“Bullies and lemmings,” the man said. “That’s all Knoxville is. As much as I hate to say it.” I heard that from a veteran merchant who’s been involved in lots of public projects over the years. He’s seems resigned to that perception, as if it were a demographic reality you can check by the census. “It’s true,” he said. “You have to admit that.”
I didn’t admit it right away. I know some exceptions, more than a few: people who have ideals and whose motive is only to improve their city. We’re lucky they’re here. But I understood what he meant. I’ve been hearing the same from several quarters, and never more so than in 2013.
Maybe it’s a factor, as some have suggested, of America’s income gap, which by some credible reckonings is greater than it’s been since before the Great Depression. There are people who make so much they’re no longer obliged to spend much time here, and who never have to explain or defend their impulses. They’re powerful, and regardless of what made them powerful, they’ve arrived at a place where they’re acknowledged by acclamation as the most important determiners of the future of our city.
And there’s a much larger number of people for whom loyalty is the highest and most important quality in a human being. I’d hate to call them lemmings. They’re good folks, many of them, and they have honorable goals in life, for themselves and their families. But they learned early on, probably in high school, that the main thing in this life is to make alliances, and honor them indefinitely. For their families’ sakes, for their kids’ college hopes, or their health insurance, or their retirement dreams, they’re obliged to go along.
I’ve been reporting for about 30 years, but have never gotten as many off-the-record comments as I have in 2013.
I’ve gotten them mostly about historical-preservation issues. It was, hands down, this century’s worst year for tearing down historic buildings. But there’s more to it than that. It’s a multidisciplinary syndrome.
Often these leaders mean well. We’ve been lucky in that regard. I hear rumors of aspiring Henry F. Potters here, greedy, sadistic jerks in it for the power. I’ve never met one.
Most of our powerful do some sort of generous good. There’s a pervasive feeling, especially among established interests, that when people are basically good, if they’re important to the community, support good things, we should let them cause a little harm now and then. They giveth and they can taketh away. It’s their right.
A lot of folks understand that, as if it were the simplest sort of math. These people are so good that when they do something bad, our job is to take it like a man. Not all philanthropists or corporate executives or institutional administrators are expert in everything, like urban design, architecture, American history, or transportation. But our job is to respect them as if they are.
They don’t need to explain, or have any tin-pot reporters cross-examining them or their motives or solutions.
Anybody that complains about their unnecessary damage, it’s assumed, must be ungrateful, or out to get somebody.
A while back I was chatting with the wife of a businessman who’d been involved in a minor tussle over a small piece of property. “He doesn’t even care how it comes out,” she said. “To him, it’s just a game.” She wasn’t complaining about her husband, but describing him with cheerful pride. The Game was important to him, the Game was what kept her husband healthy and vital and interested in life.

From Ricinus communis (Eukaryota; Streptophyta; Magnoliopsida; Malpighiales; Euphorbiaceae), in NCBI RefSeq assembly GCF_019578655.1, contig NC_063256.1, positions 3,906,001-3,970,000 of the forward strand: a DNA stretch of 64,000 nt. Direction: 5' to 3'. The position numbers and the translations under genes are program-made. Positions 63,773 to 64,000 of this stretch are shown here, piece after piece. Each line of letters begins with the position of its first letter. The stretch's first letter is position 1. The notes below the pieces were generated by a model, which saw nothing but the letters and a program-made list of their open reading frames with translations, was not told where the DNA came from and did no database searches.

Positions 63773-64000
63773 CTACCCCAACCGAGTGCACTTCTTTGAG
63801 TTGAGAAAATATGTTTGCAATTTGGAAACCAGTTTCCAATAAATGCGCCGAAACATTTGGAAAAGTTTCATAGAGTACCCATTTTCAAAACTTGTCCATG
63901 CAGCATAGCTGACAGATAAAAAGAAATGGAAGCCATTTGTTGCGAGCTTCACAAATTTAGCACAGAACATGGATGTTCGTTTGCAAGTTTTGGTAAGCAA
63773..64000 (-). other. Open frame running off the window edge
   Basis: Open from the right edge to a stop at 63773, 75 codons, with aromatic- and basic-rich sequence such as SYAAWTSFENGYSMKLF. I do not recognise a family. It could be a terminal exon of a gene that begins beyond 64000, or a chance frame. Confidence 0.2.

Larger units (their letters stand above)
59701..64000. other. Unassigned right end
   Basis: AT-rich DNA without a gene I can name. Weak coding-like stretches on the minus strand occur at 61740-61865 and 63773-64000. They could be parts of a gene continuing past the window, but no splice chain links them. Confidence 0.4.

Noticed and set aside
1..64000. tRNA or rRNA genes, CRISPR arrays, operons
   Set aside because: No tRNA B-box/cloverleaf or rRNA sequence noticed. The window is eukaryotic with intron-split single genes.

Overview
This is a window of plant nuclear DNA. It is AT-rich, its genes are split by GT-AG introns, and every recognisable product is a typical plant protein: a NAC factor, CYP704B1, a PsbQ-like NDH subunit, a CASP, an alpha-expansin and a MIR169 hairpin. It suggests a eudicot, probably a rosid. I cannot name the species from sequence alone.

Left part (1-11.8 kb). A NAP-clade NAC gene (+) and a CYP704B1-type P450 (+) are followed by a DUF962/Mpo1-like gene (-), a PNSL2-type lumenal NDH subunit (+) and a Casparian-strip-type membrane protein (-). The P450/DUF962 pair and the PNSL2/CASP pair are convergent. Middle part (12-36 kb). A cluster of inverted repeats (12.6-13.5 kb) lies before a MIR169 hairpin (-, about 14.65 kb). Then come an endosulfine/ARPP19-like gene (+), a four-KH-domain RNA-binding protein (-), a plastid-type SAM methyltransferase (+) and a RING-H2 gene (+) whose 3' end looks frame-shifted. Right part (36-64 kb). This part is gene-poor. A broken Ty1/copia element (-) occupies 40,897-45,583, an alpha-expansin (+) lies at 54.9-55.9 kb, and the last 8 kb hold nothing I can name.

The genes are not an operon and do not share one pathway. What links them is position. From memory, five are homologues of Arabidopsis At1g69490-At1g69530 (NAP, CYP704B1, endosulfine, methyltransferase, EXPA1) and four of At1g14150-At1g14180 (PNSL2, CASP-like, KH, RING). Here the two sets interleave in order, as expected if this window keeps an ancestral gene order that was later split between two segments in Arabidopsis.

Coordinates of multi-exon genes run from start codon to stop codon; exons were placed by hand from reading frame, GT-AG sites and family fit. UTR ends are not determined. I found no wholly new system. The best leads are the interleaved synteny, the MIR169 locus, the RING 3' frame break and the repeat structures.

But I recognized, probably too suddenly, considering how many times I’d heard other remarks about other men throughout my life, something that’s long been obvious to people smarter than me.
The Game is played at all levels. You try to win it for the win, not for the common good.
We like to tout win-win solutions. But hardcore gamers are unlikely to countenance their opponent winning, too. To them, a win-win is always a loss.
It’s “like kissing your sister,” as they used to say in college football, back when ties were legal. At some point, the big shots in charge of the NCAA decided that ties sucked. Since 1996, ties have been strictly illegal. That day, college football came to more closely reflect the way big shots do business.
We like to reward good work with money. The only problem with that is that as people make more money, they get rich. And Knoxville is not a place where rich people hang out.
Money’s like helium, with most people. Pump it into them, and they tend to drift away. Their vacations get longer, they consider second homes, third homes, and ultimately a permanent move to the Cape, or Montana, or Florida. Usually their kids go away, too. A few years ago, I attended a formal dance with my daughter, and found myself in a social circle I wasn’t acquainted with. A wealthy woman mentioned to me as a matter of fact, as if it were something I would agree with, that it certainly would be embarrassing if her children stayed in Knoxville. “They can do so much more,” she said.
But often, no matter where they aspire to go, or aspire for their children to go, the wealthy somehow maintain their power here, in ways that impress and intimidate their minions. The town that was the source of their wealth seems less and less relevant to their lives, and Knoxville begins to seem like a simple thing. Heck, knock this down, and we can do that. Problem solved. We’ll call before we leave Saint-Tropez.
To the people who stay here all year every year, Knoxville remains a more complex thing, and a very important one.
Maybe sometimes the big shots are right. I wouldn’t know. They don’t often answer reporters’ calls. And when they don’t, we may conclude that they’re shifty, cowardly, sinister. Maybe they’re not. But good ideas should be able to stand the light of day.